Archive for July 14th, 2009
By Larry Lawrence
If you do not subscribe to Cycle News you should, if for no other reason than Henny Ray Abrams.
Abrams’ opinion column called ‘Chicanery’ is one the AMA/DMG loves to hate, but the bulk of racing fans love to read. The column is often scathing, always humorous, but more than anything his column – plain and simple – makes a lot of sense.
I’m certain Abrams would not want to take on the burden of this title, but like it or not he is the conscience of racing in America. I say this not just because it happens to by my opinion. Henny’s column is always a hot topic of conversation at the races and I know many others feel exactly the same.
Much credit goes to Cycle News editor Paul Carruthers, publisher Robert NorVelle and owner Sharon Clayton for holding strong, having journalistic integrity and allowing Henny to tell it like he sees it in spite of the repercussions. I’m quite certain some major advertisers have withheld ads to Cycle News because they felt the publication wasn’t “getting with the program” of helping to promote the sport.
Guess what? The job of a proper media is not to “promote” the sport. The media is supposed to give readers the truth and in terms of opinion I argue that Abrams has done more to advance motorcycle road racing in this country than any other single journalist – especially in recent years.
The most recent example of this is the renewal of same-day AMA Pro road racing TV coverage. While some of the press seemingly stood on the sidelines and became mindless cheerleaders of PR spin promoted by the DMG that the ratings of the Saturday night program of races a week or two old were better than live or same-day coverage of the races. To Abrams, on the other hand, the PR being spouted smelled fishy and he did some actual journalism.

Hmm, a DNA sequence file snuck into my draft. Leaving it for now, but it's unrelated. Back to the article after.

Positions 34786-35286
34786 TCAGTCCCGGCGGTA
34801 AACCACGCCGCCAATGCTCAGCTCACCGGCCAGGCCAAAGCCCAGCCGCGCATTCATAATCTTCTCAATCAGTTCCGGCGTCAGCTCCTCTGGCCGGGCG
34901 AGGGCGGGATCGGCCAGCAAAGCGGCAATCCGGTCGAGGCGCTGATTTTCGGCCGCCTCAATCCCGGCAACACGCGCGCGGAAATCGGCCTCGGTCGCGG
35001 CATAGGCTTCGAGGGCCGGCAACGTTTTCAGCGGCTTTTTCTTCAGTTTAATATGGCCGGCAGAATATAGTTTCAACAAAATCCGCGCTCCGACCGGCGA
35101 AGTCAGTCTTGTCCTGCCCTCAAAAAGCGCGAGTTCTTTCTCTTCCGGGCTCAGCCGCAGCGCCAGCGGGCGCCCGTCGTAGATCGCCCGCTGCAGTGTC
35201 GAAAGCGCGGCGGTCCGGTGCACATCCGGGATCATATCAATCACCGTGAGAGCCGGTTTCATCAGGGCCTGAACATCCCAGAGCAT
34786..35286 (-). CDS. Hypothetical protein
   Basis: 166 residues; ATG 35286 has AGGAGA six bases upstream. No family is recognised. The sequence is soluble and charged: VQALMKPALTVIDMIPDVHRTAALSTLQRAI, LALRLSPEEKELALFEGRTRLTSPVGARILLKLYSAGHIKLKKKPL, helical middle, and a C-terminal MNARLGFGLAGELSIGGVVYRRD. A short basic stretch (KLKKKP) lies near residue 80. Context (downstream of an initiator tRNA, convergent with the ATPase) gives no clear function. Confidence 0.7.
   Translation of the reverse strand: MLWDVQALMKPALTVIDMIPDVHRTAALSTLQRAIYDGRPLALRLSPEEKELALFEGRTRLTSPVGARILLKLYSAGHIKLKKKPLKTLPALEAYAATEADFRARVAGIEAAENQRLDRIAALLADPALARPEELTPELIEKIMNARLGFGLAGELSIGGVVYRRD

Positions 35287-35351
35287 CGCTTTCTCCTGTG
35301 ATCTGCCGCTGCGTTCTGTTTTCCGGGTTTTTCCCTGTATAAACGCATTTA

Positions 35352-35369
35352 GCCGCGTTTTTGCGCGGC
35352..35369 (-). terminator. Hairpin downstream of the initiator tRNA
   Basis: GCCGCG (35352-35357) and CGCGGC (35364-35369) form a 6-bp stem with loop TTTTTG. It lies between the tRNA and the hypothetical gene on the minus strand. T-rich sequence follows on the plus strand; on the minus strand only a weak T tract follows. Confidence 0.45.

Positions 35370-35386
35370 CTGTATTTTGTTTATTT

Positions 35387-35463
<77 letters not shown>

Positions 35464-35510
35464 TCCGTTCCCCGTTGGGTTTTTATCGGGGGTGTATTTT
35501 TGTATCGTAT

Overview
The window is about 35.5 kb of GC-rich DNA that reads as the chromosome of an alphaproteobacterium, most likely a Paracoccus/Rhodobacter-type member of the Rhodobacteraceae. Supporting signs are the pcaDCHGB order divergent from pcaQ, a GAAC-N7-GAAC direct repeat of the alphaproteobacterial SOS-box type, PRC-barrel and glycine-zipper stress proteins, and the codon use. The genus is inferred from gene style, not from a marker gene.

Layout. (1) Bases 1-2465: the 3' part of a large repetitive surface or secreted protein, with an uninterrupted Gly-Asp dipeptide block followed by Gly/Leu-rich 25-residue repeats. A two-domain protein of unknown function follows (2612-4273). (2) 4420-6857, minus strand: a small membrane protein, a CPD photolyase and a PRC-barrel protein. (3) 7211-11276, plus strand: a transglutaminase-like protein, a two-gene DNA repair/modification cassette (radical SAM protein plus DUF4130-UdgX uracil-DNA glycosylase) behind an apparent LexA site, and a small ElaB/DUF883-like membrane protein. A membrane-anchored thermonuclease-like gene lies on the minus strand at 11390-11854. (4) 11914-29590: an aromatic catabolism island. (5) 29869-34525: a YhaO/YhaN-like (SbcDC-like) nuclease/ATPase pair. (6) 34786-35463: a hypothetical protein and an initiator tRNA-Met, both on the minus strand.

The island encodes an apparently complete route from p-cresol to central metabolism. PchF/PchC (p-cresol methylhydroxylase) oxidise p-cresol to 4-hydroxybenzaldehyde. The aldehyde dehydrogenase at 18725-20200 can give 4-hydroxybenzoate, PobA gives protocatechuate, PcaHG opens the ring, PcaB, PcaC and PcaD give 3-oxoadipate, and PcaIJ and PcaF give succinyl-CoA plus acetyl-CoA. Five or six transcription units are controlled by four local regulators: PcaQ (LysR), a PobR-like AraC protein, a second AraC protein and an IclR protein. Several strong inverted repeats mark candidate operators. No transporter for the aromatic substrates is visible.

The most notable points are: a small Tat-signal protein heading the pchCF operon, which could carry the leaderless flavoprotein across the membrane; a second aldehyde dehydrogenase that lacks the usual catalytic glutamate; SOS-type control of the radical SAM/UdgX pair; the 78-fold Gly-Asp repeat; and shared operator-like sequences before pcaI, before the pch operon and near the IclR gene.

Abrams went on to run a hard-hitting and infinitely sensible column that basically said if AMA Pro Racing’s week or two delayed coverage on a Saturday night was such a great idea and ratings bonanza that perhaps NASCAR, the NFL and other premier sporting events should follow AMA Pro Racing’s lead and not show their big sporting events live, but instead delay them a couple of weeks to show them on a Saturday night. Think of the building excitement! Of course the proposition was ridiculous, but it brilliantly illustrated the fallacy of the DMG’s PR.
While they would never admit it, I truly believe Abrams’ column helped move SPEED and the DMG to reconsider its programming decision.
There are many more examples I could go into that illustrate why Abrams is today’s conscience of racing in America. A few include his stance on safety. Abrams declares who better to help an organization determine if a track or conditions are acceptable for racing than the six-time champion, winningest American Superbike racer of all time and longtime safety advocate Mat Mladin? It makes perfect sense.
How about a rider’s freedom to speak freely? When Jamie Hacking spoke out, sometimes using harsh language at Fontana this past March, it was Abrams who defended his right to speak, while another popular racing publication did not come to Hacking’s defense, a sharp contrast from said publication’s stance of defending Mat Mladin’s right to speak in an even more inflammatory manner directed at an innocent newspaper reporter years earlier at Loudon.
Abrams has covered every type of motorcycle racing. He’s been a regular of the GP scene for three decades. I’m certain he doesn’t want to tear racing down. Why would he? He makes a big part of his livelihood covering the sport. Abrams has seen what racing can and should be and in my opinion he simply wants to keep the fire to the feet of the powers that be here, to prod them into doing the very best for racing that they are capable of doing. Holding them to a higher standard if you will.
Like I said, real journalism and hard-hitting opinion pieces in this sport are hard to come by and should be heartily supported. If you value the kind of writing that can actually move the sport forward go to www.cyclenews.com and sign up.